The Future of Astronomy

Boston Transcript

The impression that the mechanics of the universe presented in the future fewer chances for discovery or advance in knowledge than in the past, could only have sprung from ignorance and underappreciation of the magnitude of the problems confronting astronomy and still to be worked out on the broader stage, not merely of the next century, but of the next millennium.

To begin, we must get down to some elementary definitions and make some sharp but fundamental distinctions as to the nature of astronomy which are ordinarily overlooked by the layman in science. All that I can do now is to show how vast is the domain which astronomy has yet to cover in its survey and how puerile is the notion that its methods have exhausted the subjects for their application, and that it has reached its term as a perfect science, or is in any respect devitalized.

First, as to definition and distinctions. Astronomy merely has to do with the positions and motions of the heavenly bodies, and its sole aim is to be able to predict these for any future time. This sums up the whole science, and we must not wander from it. The physical constitution of the past, present, or future conditions of the sun, the planets and their satellites, the stars, and the nebulas, are absolutely out of the range of its consideration. Astronomically, these are of no interest. They belong to the science of physics. Purely and simply, astronomy is the science of celestial mechanics.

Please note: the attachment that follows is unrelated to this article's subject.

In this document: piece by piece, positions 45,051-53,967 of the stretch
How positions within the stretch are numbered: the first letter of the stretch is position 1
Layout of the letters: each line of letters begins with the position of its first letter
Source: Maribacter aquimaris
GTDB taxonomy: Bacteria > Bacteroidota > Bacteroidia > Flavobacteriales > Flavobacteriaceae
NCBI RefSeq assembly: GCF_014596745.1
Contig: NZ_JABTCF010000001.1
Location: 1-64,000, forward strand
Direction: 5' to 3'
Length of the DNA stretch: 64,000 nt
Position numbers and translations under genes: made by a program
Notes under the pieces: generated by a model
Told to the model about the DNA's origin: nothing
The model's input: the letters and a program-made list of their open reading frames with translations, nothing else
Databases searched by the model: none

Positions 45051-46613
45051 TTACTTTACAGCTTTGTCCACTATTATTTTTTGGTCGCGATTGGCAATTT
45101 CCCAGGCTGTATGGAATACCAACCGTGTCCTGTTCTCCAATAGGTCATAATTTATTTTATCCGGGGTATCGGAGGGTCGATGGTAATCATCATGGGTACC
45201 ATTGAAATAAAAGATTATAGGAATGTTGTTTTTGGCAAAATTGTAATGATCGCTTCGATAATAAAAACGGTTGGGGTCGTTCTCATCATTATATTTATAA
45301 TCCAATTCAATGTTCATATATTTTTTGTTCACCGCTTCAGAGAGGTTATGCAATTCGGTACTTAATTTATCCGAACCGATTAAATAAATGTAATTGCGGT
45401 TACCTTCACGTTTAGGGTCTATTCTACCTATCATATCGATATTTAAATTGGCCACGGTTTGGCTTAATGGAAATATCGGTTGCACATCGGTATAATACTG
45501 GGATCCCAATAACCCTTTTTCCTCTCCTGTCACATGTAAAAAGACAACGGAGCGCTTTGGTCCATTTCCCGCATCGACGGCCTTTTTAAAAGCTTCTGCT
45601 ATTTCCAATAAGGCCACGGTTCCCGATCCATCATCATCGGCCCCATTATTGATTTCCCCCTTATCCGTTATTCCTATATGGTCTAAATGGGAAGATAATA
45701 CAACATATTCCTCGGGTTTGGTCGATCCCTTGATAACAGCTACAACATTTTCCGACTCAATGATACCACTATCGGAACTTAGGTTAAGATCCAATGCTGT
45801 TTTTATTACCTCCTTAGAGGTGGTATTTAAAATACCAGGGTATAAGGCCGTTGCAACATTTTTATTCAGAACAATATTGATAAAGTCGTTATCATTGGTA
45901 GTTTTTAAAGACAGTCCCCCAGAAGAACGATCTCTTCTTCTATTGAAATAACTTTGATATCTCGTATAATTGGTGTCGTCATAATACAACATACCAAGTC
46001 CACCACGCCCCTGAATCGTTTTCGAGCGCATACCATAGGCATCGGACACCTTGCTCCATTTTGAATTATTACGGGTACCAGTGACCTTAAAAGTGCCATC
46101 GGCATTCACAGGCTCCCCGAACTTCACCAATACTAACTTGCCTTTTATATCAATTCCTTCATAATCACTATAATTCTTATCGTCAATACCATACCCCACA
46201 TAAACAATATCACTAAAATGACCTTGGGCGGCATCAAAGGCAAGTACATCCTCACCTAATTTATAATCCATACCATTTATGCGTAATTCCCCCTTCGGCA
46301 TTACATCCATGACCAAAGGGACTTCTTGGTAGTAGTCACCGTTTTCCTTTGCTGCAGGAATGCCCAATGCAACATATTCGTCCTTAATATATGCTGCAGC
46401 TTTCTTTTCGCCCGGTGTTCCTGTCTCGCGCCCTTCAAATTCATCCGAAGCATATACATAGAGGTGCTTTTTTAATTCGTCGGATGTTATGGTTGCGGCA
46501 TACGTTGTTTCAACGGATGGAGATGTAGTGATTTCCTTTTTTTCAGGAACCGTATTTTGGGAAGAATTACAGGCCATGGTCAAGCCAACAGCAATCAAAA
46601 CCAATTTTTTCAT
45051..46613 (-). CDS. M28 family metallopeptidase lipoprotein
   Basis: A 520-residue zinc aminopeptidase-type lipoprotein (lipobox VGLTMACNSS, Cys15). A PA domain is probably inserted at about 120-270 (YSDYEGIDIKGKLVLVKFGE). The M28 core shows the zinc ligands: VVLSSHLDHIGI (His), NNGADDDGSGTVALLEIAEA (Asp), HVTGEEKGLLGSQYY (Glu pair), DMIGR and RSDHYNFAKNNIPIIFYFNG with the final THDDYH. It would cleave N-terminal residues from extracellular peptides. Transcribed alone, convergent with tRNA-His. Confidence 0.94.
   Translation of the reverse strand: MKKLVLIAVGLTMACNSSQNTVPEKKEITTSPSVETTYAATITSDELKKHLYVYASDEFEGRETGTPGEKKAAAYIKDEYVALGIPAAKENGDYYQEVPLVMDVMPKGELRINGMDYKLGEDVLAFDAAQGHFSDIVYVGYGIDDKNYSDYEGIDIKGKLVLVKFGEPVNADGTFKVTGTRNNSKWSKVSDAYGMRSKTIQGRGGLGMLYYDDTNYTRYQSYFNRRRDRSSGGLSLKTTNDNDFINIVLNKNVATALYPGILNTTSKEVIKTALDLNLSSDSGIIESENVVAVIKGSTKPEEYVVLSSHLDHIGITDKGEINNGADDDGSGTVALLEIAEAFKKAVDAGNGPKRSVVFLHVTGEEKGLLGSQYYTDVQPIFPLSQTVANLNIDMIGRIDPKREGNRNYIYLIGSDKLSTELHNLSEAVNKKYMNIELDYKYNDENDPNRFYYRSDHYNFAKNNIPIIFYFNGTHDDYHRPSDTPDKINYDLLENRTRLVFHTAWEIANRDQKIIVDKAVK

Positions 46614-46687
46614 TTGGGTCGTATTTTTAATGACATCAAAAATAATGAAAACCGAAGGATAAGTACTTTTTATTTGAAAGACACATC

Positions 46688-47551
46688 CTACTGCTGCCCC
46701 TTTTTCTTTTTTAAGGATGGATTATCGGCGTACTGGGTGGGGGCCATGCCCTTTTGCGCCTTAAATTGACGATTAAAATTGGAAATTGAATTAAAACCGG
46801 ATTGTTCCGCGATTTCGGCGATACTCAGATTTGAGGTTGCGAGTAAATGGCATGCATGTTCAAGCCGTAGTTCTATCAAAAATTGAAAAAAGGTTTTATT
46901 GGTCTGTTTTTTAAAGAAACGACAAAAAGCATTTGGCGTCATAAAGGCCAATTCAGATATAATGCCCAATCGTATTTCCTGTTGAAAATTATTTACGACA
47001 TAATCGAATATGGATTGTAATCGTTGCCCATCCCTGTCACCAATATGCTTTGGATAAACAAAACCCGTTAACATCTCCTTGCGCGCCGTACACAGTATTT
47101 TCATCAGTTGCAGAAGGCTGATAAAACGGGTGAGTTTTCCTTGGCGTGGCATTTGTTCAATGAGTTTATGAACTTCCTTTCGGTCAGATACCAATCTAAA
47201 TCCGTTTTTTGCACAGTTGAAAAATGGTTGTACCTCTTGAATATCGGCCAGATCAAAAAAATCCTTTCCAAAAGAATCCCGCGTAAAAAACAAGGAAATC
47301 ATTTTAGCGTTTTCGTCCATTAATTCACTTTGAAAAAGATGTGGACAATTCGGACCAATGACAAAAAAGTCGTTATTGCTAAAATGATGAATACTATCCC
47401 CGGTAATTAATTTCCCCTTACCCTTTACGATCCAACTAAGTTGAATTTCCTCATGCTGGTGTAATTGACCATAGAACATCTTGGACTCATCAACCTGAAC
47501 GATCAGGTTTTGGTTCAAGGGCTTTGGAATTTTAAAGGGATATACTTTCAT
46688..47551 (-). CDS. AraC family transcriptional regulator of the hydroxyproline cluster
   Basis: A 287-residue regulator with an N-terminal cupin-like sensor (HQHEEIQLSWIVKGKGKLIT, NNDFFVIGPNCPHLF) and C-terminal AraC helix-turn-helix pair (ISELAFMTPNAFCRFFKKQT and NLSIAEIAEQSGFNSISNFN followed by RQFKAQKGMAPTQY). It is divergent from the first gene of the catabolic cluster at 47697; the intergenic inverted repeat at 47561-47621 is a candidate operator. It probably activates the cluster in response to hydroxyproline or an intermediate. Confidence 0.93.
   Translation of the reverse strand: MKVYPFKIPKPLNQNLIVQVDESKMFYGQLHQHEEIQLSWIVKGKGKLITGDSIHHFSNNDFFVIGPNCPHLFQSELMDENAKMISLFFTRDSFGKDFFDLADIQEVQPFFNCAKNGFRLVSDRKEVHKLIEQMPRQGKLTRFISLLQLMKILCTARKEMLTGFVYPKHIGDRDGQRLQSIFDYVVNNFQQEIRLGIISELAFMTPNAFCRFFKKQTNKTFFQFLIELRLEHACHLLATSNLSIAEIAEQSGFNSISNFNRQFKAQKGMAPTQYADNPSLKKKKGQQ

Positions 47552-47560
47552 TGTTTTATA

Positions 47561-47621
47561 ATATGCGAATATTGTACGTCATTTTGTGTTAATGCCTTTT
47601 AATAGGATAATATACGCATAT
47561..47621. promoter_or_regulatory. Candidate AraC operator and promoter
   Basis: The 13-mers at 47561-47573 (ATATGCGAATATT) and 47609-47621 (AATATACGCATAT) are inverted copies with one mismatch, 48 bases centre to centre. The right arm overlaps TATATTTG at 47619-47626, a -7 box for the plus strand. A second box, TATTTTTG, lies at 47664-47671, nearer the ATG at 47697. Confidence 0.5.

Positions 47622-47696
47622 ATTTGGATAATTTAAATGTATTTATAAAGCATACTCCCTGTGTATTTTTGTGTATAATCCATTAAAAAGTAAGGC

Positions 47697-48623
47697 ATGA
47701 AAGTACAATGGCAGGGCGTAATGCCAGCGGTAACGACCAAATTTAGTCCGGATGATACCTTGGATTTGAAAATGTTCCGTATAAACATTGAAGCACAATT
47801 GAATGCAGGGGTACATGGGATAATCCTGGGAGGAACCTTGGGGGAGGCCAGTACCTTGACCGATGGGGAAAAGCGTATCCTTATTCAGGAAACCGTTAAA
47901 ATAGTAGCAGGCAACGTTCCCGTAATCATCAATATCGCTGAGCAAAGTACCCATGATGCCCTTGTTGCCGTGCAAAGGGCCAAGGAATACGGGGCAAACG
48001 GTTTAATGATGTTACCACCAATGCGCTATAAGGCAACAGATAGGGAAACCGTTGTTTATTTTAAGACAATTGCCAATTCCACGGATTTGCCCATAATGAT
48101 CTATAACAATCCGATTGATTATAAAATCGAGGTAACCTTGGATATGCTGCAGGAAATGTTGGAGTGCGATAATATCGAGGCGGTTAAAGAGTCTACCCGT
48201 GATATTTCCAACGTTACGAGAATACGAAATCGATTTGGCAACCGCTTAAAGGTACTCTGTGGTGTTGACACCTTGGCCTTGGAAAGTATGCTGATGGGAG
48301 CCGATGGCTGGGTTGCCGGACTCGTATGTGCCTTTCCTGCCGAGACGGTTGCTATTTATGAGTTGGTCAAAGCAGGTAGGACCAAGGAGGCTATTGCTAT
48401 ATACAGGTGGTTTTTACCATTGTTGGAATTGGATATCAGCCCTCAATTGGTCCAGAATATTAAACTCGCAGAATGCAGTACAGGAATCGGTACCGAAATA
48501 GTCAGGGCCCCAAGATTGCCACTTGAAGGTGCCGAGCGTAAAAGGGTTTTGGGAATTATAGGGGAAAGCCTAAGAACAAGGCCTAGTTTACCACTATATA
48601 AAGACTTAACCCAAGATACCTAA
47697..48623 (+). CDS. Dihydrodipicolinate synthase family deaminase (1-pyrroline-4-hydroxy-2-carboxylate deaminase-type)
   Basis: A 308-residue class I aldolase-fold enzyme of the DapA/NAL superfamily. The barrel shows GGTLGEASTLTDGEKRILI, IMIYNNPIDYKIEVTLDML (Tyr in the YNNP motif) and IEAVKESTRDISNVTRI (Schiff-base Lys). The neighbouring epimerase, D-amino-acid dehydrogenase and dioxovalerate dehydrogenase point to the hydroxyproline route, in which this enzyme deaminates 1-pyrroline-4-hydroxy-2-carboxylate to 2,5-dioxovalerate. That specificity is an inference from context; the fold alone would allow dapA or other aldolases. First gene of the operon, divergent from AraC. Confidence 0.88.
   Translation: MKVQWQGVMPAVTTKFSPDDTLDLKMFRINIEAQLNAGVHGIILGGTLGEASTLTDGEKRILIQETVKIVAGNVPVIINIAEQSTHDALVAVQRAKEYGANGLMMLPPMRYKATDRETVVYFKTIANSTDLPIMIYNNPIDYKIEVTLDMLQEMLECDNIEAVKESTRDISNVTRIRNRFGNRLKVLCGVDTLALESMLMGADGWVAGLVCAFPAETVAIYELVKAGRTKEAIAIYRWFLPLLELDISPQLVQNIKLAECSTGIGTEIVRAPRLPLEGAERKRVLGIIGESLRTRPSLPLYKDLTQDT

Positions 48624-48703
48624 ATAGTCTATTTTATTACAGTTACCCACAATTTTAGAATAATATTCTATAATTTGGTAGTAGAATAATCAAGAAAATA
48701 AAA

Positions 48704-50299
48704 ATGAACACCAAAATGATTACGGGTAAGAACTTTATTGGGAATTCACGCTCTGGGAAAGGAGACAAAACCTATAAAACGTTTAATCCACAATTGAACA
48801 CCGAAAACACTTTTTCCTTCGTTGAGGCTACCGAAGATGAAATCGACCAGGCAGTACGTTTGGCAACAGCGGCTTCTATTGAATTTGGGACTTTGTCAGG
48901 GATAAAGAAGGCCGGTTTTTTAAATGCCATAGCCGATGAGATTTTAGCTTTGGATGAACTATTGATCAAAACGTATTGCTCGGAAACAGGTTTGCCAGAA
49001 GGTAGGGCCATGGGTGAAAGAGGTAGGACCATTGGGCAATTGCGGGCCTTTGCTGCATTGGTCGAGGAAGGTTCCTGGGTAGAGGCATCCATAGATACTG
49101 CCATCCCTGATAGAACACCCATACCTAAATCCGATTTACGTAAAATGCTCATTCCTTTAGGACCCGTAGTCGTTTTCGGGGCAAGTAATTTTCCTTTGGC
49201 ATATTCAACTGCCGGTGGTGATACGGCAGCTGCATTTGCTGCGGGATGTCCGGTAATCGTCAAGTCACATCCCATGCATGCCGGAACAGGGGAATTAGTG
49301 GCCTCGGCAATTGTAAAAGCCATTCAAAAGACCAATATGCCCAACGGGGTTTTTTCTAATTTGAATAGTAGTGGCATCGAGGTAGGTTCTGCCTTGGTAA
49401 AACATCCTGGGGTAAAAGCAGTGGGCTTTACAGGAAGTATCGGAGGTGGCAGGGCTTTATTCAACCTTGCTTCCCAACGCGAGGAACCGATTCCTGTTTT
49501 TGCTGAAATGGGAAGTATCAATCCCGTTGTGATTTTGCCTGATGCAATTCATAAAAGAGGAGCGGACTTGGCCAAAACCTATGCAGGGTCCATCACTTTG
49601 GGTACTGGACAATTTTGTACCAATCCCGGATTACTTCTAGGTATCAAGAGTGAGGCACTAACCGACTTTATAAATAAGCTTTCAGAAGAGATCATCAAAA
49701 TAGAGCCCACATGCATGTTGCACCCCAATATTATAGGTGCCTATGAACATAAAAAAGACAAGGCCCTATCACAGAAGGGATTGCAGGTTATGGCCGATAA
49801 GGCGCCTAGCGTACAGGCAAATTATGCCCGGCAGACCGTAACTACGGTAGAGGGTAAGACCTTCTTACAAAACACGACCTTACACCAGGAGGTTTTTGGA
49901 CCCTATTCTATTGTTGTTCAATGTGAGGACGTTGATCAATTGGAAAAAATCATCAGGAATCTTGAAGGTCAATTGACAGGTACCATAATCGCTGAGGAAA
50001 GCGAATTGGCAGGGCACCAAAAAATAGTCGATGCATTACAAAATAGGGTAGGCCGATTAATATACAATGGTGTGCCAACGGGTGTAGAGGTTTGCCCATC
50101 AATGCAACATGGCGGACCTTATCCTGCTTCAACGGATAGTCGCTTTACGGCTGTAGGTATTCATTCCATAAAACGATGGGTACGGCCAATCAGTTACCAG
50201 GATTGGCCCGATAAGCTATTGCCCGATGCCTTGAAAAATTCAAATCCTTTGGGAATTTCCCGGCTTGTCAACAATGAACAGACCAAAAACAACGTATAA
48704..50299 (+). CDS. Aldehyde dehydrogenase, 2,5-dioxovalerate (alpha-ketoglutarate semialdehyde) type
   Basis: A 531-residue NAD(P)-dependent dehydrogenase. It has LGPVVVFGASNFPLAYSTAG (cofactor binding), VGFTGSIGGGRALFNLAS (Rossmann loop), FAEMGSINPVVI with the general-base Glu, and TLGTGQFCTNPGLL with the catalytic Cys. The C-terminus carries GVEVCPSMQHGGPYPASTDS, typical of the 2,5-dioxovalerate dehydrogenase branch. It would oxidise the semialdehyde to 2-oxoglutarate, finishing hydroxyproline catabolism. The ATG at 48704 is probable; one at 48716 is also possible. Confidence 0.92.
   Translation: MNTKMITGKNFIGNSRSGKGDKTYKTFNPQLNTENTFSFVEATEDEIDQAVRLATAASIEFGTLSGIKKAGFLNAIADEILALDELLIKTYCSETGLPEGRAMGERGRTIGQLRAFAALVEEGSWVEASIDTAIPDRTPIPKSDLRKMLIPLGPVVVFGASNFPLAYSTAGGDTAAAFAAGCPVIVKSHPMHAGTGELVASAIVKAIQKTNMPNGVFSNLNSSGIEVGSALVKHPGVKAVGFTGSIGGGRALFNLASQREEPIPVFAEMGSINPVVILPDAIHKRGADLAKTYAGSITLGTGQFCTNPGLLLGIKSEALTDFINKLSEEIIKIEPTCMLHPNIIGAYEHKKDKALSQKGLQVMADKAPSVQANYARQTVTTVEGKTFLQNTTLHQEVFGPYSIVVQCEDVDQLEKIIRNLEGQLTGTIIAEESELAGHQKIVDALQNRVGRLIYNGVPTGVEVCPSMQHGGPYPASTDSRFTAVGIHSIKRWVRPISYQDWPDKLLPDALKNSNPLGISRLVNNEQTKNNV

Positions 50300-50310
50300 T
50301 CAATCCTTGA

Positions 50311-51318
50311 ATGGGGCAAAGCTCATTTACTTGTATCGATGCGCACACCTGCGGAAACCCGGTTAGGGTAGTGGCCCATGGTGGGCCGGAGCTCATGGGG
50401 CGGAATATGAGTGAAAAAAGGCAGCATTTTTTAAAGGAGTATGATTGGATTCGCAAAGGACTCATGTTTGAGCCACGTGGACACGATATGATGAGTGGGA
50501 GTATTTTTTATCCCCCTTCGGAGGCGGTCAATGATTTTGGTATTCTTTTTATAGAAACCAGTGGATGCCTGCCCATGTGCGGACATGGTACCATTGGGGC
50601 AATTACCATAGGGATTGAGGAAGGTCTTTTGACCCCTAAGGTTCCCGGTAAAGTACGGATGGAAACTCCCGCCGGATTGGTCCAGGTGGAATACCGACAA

Semi-annual Lecture of the Mother Church
April 4, 1903

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